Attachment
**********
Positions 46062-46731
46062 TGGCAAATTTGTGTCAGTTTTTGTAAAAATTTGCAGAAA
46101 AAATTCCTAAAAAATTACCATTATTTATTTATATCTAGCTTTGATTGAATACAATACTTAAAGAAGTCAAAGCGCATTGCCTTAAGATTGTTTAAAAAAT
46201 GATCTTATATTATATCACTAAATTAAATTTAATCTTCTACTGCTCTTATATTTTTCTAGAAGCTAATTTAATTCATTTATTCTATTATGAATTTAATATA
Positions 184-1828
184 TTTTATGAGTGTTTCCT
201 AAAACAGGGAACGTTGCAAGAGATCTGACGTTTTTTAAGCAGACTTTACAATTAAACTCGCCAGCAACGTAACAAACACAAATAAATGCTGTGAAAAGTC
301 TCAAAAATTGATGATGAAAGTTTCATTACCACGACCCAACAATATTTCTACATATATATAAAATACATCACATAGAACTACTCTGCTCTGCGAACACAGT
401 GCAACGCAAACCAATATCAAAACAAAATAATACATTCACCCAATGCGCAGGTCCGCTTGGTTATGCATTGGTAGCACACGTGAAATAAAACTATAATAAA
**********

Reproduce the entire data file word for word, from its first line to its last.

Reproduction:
Positions 46062-46731
46062 TGGCAAATTTGTGTCAGTTTTTGTAAAAATTTGCAGAAA
46101 AAATTCCTAAAAAATTACCATTATTTATTTATATCTAGCTTTGATTGAATACAATACTTAAAGAAGTCAAAGCGCATTGCCTTAAGATTGTTTAAAAAAT
46201 GATCTTATATTATATCACTAAATTAAATTTAATCTTCTACTGCTCTTATATTTTTCTAGAAGCTAATTTAATTCATTTATTCTATTATGAATTTAATATA
Positions 184-1828
184 TTTTATGAGTGTTTCCT
201 AAAACAGGGAACGTTGCAAGAGATCTGACGTTTTTTAAGCAGACTTTACAATTAAACTCGCCAGCAACGTAACAAACACAAATAAATGCTGTGAAAAGTC
301 TCAAAAATTGATGATGAAAGTTTCATTACCACGACCCAACAATATTTCTACATATATATAAAATACATCACATAGAACTACTCTGCTCTGCGAACACAGT
401 GCAACGCAAACCAATATCAAAACAAAATAATACATTCACCCAATGCGCAGGTCCGCTTGGTTATGCATTGGTAGCACACGTGAAATAAAACTATAATAAA